Quantum Snake Walk on Graphs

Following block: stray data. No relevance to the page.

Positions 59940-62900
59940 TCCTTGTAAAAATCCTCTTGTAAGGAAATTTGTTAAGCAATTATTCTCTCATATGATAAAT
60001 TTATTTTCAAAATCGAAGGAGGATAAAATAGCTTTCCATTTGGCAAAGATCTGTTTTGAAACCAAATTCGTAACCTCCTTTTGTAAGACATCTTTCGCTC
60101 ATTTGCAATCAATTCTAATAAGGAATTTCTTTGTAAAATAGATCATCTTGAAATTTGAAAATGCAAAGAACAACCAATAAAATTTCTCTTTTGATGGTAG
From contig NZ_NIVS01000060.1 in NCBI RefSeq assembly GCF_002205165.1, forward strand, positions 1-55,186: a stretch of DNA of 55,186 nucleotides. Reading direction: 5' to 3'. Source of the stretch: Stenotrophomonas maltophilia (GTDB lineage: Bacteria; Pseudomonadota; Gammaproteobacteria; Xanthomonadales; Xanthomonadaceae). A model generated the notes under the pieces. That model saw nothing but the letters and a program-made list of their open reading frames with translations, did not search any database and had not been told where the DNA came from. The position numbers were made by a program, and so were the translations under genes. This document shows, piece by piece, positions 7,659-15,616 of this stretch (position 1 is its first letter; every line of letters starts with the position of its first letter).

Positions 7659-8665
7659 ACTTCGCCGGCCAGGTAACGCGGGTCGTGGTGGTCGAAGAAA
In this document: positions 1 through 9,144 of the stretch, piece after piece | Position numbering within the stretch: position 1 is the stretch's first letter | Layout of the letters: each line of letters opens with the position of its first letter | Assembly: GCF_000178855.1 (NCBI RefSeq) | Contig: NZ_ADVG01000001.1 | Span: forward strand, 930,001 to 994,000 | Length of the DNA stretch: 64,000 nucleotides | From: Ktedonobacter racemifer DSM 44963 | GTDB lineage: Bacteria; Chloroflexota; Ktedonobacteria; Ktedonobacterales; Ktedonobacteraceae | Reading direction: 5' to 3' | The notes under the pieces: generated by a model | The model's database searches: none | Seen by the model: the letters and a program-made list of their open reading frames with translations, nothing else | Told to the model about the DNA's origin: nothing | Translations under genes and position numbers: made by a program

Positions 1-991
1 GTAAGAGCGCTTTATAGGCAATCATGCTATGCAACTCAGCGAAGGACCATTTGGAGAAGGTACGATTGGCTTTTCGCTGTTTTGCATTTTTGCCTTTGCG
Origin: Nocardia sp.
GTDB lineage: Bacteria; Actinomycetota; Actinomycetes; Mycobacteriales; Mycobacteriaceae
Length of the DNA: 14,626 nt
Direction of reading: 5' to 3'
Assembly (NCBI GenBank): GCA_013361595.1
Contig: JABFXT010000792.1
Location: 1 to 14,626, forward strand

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Quantum walks on graphs have been proven to be a useful tool in quantum algorithm construction for various problems. In this thesis we introduce a new type of continuous-time quantum walk on graphs called the quantum snake walk, the basis states of which are fixed-length paths (snakes) in the underlying graph. We first consider the quantum snake walk on the line. The analysis of the eigenvalues and the eigenvectors of the Hamiltonian governing the walk reveals that most states initially localized in a segment on the line always remain in that same segment. However, there are exponentially small (in the length of the snake) fraction of states which move on the line as wave packets with momentum inversely proportional to the length of the snake. Next we show how an algorithm based on the quantum snake walk might be able to solve an extended version of the glued trees problem which asks to find a path connecting both roots of the glued trees graph. No efficient quantum algorithm solving this problem is known yet. For that reason we consider a specific extension of the glued trees graph and analyze how the quantum snake walk behaves on it. In particular we show that the quantum snake walk on the infinite binary tree, restricted to certain superpositions, in many aspects is very similar to the quantum snake walk on the line. We also argue why the quantum snake walk, initialized in certain superpositions on one side of the glued trees graph, after certain amount of time is likely to be found on the other side of the graph. This seems to be crucial if we want our algorithm to work.